Perfect Bedrock – Part 3 (Legislating Morality)
Updated: Nov 14, 2020
“How does one determine whether a law is just or unjust?” Martin Luther King Jr. asked in his famous Letter from a Birmingham Jail. “A just law is a man made code that squares with the moral law or the law of God. An unjust law is a code that is out of harmony with the moral law. To put it in the terms of St. Thomas Aquinas: An unjust law is a human law that is not rooted in eternal law and natural law.”
While King may not have held a conservative worldview, his views on what makes a law just or unjust is fully aligned with conservative thinking. For if terms like “just” and “unjust” have any significance beyond what we or the majority of people just happen to prefer, there must be some standard by which we can understand what is just or unjust. King identified this as the “moral law” or the “law of God”. This is what Russell Kirk referred to as an enduring moral order—which I have been referring to as simply “order”.
Order can be grounded in both philosophy and religion, though religion has historically shown itself to be the more fertile soil for sustaining a sense of order. And, while much good comes from our ability to ground order in some objective, moral standard outside of our momentary whims, much mischief can also arise from the process of attempting to pattern our laws after a religious order. “It is precisely when religion intrudes into politics that the political process is most at risk,” observed Sir Roger Scruton. I doubt I would need to convince the reader that religious zealots and those who claim to speak on behalf of God are not always the most ideal individuals to entrust with political power. Even a person who is deeply religious and would prefer government be subject to their particular faith can imagine the terrible prospects of government being subject to some competing faith.
Burke’s Views on Church and State
To be sure, conservative thinkers have long argued for the necessity of religious orthodoxy as a stabilizing force for good. And this has often been expressed as far more than fine feelings or the prejudice for some utilitarian good effect observed to come from religion. Take Edmund Burke’s declarations on how the British people were to be praised for their reverence for the sacred in his Reflections:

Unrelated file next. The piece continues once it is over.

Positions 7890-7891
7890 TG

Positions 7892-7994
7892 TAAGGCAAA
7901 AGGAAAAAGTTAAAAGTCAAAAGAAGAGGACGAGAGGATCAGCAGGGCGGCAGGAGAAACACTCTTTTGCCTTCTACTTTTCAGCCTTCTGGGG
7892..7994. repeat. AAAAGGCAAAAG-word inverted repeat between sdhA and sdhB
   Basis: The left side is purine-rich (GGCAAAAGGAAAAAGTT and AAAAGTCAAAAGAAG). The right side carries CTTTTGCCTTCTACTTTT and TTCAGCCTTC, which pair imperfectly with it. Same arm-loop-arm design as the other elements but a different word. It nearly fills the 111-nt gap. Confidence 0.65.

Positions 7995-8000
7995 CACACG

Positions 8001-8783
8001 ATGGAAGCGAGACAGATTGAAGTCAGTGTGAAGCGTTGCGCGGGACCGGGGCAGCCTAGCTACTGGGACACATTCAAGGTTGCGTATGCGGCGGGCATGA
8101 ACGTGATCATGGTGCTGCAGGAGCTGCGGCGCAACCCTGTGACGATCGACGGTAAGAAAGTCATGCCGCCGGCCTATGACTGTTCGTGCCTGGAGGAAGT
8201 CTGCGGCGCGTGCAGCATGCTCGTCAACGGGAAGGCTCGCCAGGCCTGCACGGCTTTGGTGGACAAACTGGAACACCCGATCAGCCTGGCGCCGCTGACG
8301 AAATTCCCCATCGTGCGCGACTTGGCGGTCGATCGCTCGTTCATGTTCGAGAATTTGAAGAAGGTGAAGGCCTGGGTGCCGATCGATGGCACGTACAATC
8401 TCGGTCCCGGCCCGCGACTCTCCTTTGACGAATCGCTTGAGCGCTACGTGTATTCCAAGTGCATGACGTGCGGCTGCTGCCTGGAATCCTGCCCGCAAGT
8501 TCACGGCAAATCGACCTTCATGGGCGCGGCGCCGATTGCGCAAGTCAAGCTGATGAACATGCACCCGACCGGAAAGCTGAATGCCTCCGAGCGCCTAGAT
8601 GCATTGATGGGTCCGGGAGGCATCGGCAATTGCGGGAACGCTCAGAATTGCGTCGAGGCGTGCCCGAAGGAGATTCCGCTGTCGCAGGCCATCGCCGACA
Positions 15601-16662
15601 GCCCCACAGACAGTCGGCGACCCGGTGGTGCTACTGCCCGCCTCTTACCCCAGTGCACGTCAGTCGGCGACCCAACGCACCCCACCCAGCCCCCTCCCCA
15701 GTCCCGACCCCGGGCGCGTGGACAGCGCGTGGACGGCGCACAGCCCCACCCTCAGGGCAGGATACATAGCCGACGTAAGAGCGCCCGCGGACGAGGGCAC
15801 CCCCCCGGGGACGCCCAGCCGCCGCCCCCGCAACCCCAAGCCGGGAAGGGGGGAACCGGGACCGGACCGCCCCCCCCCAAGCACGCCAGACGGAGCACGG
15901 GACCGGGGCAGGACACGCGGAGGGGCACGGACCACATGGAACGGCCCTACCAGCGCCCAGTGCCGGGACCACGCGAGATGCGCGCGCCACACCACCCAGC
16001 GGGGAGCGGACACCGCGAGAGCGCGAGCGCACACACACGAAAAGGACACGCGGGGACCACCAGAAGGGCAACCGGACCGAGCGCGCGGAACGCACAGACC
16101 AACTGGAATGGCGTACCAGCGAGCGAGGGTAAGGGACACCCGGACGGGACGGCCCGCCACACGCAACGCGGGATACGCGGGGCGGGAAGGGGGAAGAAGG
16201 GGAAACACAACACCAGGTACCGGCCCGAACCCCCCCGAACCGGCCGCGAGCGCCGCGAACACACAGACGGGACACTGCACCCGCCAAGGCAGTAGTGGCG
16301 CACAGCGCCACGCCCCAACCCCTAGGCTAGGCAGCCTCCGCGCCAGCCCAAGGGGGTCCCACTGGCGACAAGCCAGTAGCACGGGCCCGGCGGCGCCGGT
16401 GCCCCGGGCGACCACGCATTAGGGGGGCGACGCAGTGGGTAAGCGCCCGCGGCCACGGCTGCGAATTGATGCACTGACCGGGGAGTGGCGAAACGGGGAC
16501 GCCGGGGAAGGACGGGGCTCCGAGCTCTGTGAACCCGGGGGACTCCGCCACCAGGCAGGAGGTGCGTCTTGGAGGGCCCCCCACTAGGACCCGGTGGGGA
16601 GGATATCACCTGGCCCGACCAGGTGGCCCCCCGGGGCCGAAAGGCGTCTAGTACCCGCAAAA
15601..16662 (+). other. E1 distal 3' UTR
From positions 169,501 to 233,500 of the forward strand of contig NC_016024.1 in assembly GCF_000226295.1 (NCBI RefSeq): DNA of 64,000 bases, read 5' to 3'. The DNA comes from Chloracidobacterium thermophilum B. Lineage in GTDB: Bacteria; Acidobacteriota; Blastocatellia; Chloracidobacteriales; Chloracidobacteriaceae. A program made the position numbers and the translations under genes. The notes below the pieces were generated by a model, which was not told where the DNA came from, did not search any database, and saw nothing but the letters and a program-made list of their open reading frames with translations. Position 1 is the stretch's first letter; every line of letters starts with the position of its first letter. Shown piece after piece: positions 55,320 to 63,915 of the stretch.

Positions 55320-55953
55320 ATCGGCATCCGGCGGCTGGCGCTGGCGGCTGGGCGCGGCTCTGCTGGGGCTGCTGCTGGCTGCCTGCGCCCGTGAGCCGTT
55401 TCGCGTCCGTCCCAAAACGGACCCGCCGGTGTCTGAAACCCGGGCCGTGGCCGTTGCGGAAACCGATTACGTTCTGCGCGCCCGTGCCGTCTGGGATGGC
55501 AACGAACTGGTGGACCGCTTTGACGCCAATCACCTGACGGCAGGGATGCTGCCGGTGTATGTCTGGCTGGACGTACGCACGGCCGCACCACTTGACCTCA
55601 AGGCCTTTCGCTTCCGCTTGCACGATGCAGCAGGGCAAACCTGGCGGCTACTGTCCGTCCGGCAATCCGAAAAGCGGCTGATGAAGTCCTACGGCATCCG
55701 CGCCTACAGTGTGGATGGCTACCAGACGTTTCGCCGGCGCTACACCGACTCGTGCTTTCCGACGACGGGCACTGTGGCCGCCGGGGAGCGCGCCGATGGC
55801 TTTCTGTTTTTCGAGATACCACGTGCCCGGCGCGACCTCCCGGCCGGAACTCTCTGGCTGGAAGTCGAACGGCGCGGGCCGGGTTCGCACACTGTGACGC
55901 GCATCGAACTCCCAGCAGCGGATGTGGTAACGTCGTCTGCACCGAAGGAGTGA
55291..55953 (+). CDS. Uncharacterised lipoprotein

“They do not consider their church establishment as convenient, but as essential to their state; not as a thing heterogeneous and separable; something added for accommodation; what they may either keep up or lay aside, according to their temporary ideas of convenience. They consider it as the foundation of their whole constitution, with which, and with every part of which, it holds an indissoluble union. Church and state are ideas inseparable in their minds, and scarcely is the one ever mentioned without mentioning the other…We have not relegated religion (like something we were ashamed to shew) to obscure municipalities or rustic villages. No! We will have her to exalt her mitred front in courts and parliaments. We will have her mixed throughout the whole mass of life, and blended with all the classes of society. The people of England will shew to the haughty potentates of the world, and to their talking sophisters, that a free, a generous, an informed nation, honors the high magistrates of its church.”
In our increasingly secularized culture, Burke’s words seem shockingly antiquated, perhaps even dangerously superstitious. Was Burke ignorant—or worse, supportive—of the meddling role religious institutions had played in European politics of the Middle Ages? Was he denigrating the liberalization of the West in favor of some form of theocracy? Far from it. Elsewhere in The Reflections Burke disavows a Christian theocracy:
“Politics and the pulpit are terms that have little agreement. No sound ought to be heard in the church but the healing voice of Christian charity. The cause of civil liberty and civil government gains as little as that of religion by this confusion of duties. Those who quit their proper character, to assume what does not belong to them, are, for the greater part, ignorant both of the character they leave, and of the character they assume. Wholly unacquainted with the world in which they are so fond of meddling, and inexperienced in all its affairs, on which they pronounce with so much confidence, they have nothing of politics but the passions they excite.”
In other words, the church is of vital importance to the development of culture and the character of the individual that form the fundamental building blocks of a stable state, but ought not be used as an instrument of the state or involved in directing public policy. “It is one of the triumphs of Christian civilization to have held on to the Christian vision of human destiny,” wrote Scruton, “while acknowledging the priority of secular law.” Priority does not mean supremacy, but the recognition that the political process is uniquely designed to arbitrate secular disputes and not to settle religious or philosophical truth claims.